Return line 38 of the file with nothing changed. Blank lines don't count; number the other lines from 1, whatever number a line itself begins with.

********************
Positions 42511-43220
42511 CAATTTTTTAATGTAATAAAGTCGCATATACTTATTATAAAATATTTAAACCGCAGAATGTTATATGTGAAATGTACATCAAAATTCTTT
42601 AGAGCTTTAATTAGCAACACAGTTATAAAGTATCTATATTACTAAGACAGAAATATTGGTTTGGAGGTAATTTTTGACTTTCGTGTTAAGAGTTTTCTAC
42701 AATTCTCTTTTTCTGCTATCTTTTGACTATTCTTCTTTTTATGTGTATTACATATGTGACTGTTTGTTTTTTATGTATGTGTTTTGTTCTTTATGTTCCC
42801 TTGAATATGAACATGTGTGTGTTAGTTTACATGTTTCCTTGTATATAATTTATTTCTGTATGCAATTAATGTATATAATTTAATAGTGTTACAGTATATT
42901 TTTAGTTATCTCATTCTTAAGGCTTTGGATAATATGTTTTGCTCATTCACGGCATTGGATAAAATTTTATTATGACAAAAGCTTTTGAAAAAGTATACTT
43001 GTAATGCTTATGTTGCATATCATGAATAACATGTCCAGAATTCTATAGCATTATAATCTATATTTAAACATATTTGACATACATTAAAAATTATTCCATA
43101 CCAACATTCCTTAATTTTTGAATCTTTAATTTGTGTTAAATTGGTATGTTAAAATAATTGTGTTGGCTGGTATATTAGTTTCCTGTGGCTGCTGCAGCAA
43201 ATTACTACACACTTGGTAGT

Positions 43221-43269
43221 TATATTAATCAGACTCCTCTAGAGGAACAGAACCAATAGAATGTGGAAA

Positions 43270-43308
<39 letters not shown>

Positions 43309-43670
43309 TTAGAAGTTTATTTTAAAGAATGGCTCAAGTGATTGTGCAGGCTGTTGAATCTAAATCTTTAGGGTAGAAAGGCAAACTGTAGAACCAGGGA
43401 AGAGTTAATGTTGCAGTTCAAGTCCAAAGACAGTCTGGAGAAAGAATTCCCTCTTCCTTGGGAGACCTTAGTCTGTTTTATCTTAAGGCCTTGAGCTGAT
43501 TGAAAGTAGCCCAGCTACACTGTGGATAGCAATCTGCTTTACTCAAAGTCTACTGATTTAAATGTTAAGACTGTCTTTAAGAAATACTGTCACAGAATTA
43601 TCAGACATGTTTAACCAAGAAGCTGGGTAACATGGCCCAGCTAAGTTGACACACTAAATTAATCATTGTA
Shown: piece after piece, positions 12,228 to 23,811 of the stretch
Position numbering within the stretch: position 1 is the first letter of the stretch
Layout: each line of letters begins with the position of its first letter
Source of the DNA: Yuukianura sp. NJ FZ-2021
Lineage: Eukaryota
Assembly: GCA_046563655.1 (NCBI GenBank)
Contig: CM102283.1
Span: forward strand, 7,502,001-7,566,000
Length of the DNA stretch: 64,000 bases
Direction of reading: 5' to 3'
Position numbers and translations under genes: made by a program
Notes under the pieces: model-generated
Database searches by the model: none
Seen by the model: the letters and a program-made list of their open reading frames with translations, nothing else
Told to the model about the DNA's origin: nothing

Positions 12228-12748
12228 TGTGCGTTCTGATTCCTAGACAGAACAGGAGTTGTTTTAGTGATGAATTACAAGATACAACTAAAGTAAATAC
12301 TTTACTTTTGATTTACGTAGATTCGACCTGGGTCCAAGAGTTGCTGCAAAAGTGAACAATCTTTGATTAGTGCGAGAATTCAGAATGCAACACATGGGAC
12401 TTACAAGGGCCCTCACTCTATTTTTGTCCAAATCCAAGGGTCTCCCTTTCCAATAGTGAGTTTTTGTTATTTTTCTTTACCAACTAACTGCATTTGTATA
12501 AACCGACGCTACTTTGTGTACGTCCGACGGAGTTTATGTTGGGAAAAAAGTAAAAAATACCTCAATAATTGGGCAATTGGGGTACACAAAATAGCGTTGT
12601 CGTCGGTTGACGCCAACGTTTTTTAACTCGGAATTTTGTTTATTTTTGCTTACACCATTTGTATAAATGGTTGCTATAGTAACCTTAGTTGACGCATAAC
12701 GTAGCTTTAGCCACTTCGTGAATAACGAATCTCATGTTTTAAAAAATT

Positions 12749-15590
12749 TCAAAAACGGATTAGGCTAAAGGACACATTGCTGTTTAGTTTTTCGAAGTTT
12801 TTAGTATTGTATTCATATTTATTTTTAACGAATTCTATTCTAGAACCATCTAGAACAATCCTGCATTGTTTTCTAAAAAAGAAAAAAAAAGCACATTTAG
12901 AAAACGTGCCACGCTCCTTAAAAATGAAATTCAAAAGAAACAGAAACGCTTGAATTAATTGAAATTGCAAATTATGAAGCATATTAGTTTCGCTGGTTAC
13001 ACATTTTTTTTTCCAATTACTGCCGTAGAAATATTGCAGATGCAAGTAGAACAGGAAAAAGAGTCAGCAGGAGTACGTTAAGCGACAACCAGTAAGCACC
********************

12501 AACCGACGCTACTTTGTGTACGTCCGACGGAGTTTATGTTGGGAAAAAAGTAAAAAATACCTCAATAATTGGGCAATTGGGGTACACAAAATAGCGTTGT